“The Moto X is a good, good phone. In fact it’s a great phone. Is it one of the best Android phones out there? Well that depends. Yes, if you value a reasonable size and useful services over raw power, a massive HD screen and microSD support.”

Again, it’s only in comparison with other top-end Android smartphones such as the Nexus 5 and the Sony Xperia Z1 that the Moto X’s star begins to dim a little. Taken on its own, reviewers have found very little to complain about: it has the clean, uncluttered stock Android 4.4 installed, decent battery life and an appealingly designed shell.

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“The Motorola Moto X’s slightly disappointing internal specifications are by and large balanced out by its close-to-untouched Android 4.4 KitKat operating system and useful software additions,” writes Alistair Stevenson at V3. “However, you can still get better value for money elsewhere.”

Praising the phone’s build quality, software and performance levels, Stevenson concludes by lamenting the delay in the Moto X’s launch in the UK, which has ultimately left it lagging behind the Nexus 5 in terms of specs and value for money. While it’s certainly a more powerful beast than the Moto G, the Moto X’s position has been weakened by the arrival of Google’s LG-manufactured flagship phone.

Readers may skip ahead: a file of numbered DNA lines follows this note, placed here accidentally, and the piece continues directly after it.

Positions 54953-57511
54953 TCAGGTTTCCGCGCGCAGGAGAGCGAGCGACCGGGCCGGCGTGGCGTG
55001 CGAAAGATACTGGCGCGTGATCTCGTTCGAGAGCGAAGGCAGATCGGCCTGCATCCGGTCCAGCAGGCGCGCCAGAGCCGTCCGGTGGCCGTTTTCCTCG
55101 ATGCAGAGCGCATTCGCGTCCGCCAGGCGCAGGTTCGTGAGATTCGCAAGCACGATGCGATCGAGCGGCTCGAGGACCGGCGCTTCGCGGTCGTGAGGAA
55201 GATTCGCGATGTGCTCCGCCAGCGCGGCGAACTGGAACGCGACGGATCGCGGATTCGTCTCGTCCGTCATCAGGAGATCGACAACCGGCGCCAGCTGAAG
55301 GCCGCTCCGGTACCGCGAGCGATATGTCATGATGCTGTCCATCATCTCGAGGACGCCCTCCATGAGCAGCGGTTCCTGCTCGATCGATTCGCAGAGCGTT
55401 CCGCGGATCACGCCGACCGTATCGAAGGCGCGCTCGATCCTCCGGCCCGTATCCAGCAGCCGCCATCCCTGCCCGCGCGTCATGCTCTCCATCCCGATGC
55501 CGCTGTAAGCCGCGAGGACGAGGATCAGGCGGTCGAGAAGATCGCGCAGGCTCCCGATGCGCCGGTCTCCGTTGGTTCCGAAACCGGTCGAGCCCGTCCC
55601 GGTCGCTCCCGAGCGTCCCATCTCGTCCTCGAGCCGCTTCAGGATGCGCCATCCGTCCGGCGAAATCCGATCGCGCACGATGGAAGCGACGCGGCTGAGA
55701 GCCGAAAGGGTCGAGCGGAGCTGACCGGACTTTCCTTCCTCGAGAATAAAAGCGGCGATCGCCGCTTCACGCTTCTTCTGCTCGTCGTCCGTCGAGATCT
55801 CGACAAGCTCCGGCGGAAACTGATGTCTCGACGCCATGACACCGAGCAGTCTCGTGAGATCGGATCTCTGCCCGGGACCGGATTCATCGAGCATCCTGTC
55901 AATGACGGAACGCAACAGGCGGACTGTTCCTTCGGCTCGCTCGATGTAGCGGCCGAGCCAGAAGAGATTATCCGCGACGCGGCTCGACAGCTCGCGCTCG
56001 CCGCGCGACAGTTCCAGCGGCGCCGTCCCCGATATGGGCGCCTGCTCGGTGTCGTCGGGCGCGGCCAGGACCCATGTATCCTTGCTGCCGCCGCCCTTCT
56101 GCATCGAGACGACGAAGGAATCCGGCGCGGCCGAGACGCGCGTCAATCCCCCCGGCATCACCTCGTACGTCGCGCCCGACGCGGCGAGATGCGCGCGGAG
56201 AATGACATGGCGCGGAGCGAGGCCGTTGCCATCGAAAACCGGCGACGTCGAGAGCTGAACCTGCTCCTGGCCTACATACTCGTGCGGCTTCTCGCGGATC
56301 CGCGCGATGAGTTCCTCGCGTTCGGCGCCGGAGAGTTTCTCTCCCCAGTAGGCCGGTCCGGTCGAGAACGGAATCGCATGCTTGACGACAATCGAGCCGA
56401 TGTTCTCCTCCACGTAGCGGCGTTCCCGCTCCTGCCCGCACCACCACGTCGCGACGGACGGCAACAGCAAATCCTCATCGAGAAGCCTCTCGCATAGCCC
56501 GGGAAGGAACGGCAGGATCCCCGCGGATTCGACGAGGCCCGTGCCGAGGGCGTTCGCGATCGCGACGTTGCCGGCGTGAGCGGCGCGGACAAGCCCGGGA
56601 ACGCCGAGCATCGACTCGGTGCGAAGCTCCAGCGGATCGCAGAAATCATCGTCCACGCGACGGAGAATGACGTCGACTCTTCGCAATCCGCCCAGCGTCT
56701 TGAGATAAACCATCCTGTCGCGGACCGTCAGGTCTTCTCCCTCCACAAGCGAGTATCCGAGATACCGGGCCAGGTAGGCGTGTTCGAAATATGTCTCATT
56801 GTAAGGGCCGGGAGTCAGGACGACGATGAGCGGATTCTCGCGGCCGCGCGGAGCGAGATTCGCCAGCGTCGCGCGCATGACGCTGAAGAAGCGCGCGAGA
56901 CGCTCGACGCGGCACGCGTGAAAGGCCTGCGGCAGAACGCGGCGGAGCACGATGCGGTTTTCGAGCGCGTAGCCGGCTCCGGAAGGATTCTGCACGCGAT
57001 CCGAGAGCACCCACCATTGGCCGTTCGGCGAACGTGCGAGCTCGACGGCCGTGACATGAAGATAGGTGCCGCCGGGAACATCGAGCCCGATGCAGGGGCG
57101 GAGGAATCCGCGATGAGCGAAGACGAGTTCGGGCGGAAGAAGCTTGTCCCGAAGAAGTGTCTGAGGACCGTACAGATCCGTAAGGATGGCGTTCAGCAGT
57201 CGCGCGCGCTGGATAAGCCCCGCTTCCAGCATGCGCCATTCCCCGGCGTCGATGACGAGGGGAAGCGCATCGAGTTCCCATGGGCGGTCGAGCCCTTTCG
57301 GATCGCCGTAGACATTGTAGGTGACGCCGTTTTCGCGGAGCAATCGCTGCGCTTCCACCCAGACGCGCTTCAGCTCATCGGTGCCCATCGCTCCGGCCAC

Finally, Samuel Gibbs in the Guardian has a lot of time for the active display notifications unique to the Moto X that appear even while the device is locked or in standby:

“When a notification comes in, only a small section of the screen lights up displaying an icon for what has just happened. A tap and hold gesture shows more at-a-glance information, allowing the user to assess whether it is worth turning unlocking the phone to access whatever just happened, be it a call, a text, an email or any other alert.”

This helps slow down battery drain and dismiss notifications more easily, without necessarily having to even open them up. Ultimately, Gibbs concludes that while the Moto X is “a terrific smartphone… the Nexus 5 is cheaper, and offers all the same features; it’s better value.”